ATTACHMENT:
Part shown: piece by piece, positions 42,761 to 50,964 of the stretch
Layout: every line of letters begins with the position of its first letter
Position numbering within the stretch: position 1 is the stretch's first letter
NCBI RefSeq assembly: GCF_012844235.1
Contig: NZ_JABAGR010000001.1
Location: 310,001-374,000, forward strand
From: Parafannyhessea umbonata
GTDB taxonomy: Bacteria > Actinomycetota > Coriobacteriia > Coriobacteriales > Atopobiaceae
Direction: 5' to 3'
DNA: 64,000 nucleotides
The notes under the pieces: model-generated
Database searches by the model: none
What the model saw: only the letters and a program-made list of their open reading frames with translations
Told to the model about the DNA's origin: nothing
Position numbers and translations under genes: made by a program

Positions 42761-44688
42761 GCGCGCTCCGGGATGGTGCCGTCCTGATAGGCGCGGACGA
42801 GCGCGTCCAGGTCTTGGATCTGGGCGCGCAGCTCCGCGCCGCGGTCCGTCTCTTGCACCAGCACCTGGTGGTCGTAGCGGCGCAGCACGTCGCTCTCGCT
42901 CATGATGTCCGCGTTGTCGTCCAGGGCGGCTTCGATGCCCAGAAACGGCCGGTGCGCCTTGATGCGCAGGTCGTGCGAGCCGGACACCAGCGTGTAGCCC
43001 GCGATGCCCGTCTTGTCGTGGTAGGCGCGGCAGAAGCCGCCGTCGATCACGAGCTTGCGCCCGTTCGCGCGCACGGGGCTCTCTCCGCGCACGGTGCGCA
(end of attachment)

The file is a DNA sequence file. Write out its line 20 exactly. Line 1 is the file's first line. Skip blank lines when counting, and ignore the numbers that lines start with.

43001 GCGATGCCCGTCTTGTCGTGGTAGGCGCGGCAGAAGCCGCCGTCGATCACGAGCTTGCGCCCGTTCGCGCGCACGGGGCTCTCTCCGCGCACGGTGCGCA